Under-pressure EU mulls emergency summit after worst migrant tragedy

BRUSSELS, BELGIUM- EU president Donald Tusk was considering Sunday an emergency summit on illegal immigration, as European leaders called for action after more than 700 were feared to have drowned in the Mediterranean's deadliest migrant disaster yet.
EU Council President Tusk said on Twitter he had spoken to Malta's Prime Minister Joseph Muscat and "will continue talks w/ EU leaders, Commission & EEAS on how to alleviate situation".

He would make a decision on calling a possible summit after holding these consultations, Tusk's spokesman Preben Aamann told AFP.
More than 700 people were feared to have drowned Sunday after an overcrowded boat smuggling them to Europe capsized off Libya, the latest in a series of high-seas tragedies following a recent spike in the number of migrants attempting to reach Europe.
French President Francois Hollande said if the toll was confirmed, it would be "the worst catastrophe" in the Mediterranean in recent years.
Italy, whose coast guard was coordinating the search for survivors and bodies, led the calls Sunday for an emergency summit of EU leaders, with Prime Minister Matteo Renzi saying Rome was working "to ensure this meeting can be held by the end of the week".
"It has to be a priority," he said.
As anger grew among aid groups over what Amnesty International described as a predictable "man-made" tragedy, EU foreign ministers would focus on the crisis at a meeting in Luxemburg on Monday.
EU commissioner for migration Dimitris Avramopoulos, who was due Monday in Spain to visit the EU's two land borders with Africa -- Ceuta and Mellila -- said he was cancelling the trip in order to attend the foreign ministers' meeting.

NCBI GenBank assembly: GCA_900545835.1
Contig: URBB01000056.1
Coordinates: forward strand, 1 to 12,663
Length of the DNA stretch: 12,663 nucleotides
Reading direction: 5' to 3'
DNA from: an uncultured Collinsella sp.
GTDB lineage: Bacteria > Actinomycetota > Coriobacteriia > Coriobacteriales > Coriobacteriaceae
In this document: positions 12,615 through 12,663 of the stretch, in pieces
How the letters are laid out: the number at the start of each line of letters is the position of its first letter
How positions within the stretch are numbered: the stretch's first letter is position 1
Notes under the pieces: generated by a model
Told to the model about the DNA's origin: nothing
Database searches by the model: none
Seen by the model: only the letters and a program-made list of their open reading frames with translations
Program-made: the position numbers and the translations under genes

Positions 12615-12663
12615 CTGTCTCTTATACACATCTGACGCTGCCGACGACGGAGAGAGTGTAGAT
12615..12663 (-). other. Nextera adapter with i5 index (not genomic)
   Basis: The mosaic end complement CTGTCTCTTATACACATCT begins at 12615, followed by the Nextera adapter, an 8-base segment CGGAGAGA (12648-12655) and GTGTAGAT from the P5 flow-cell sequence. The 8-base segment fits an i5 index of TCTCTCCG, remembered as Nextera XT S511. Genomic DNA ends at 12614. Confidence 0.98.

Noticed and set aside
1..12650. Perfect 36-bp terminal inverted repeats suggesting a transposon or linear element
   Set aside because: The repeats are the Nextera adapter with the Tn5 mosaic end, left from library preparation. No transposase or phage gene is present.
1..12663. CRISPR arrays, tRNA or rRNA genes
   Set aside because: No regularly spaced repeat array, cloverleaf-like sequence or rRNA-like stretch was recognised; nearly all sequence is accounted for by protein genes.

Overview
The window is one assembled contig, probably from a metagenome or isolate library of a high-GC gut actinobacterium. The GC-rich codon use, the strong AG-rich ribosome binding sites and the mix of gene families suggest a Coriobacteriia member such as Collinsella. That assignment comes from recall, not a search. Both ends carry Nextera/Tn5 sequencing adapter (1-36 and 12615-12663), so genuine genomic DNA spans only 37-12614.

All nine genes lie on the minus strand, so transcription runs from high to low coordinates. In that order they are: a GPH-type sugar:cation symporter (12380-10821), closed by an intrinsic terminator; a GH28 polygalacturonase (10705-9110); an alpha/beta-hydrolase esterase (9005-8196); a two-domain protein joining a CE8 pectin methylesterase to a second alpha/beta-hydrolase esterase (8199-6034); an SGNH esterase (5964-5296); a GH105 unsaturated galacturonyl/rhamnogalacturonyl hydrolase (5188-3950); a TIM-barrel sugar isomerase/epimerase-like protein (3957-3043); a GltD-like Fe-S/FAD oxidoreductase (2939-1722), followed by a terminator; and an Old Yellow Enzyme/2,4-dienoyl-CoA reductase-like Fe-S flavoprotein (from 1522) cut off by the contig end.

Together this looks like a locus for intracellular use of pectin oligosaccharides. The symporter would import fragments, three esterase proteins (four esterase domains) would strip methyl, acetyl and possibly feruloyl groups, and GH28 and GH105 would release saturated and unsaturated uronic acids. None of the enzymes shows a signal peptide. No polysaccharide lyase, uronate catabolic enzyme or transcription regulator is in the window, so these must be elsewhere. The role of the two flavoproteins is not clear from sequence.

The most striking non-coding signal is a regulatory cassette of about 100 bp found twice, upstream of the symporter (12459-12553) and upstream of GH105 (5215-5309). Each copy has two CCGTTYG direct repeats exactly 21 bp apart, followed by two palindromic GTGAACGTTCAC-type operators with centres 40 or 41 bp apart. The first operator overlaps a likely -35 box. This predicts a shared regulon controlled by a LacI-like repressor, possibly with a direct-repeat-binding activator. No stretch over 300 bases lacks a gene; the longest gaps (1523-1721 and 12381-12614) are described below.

"The latest tragedy in the Mediterranean is a stark reminder that we need to take bold actions to deal with the growing migration crisis," he said in a statement.
Spanish Prime Minister Mariano Rajoy also voiced support for an EU summit on the issue and urged the bloc to do more to prevent further loss of life at sea.
"We have suffered similar tragedies in our country and we know that there is no country in the world, no matter how strong or how many resources it has, that can tackle on its own these events," he told a rally in the Mediterranean city of Alicante.
Germany's vice chancellor likewise raised the alarm.
"All European police and border authorities must make every possible effort to fight the criminal trafficking gangs who profit from human misery," said Sigmar Gabriel.
"We need an international operation against people smugglers."
Greek Prime Minister Alex Tsipras urged Europe to boost search and rescue missions in the Mediterranean.
He also pleaded for "diplomatic initiatives" to help resolve the conflicts in Syria, Iraq and Libya which have pushed many to flee to Europe.

Monday, April 20th 2015

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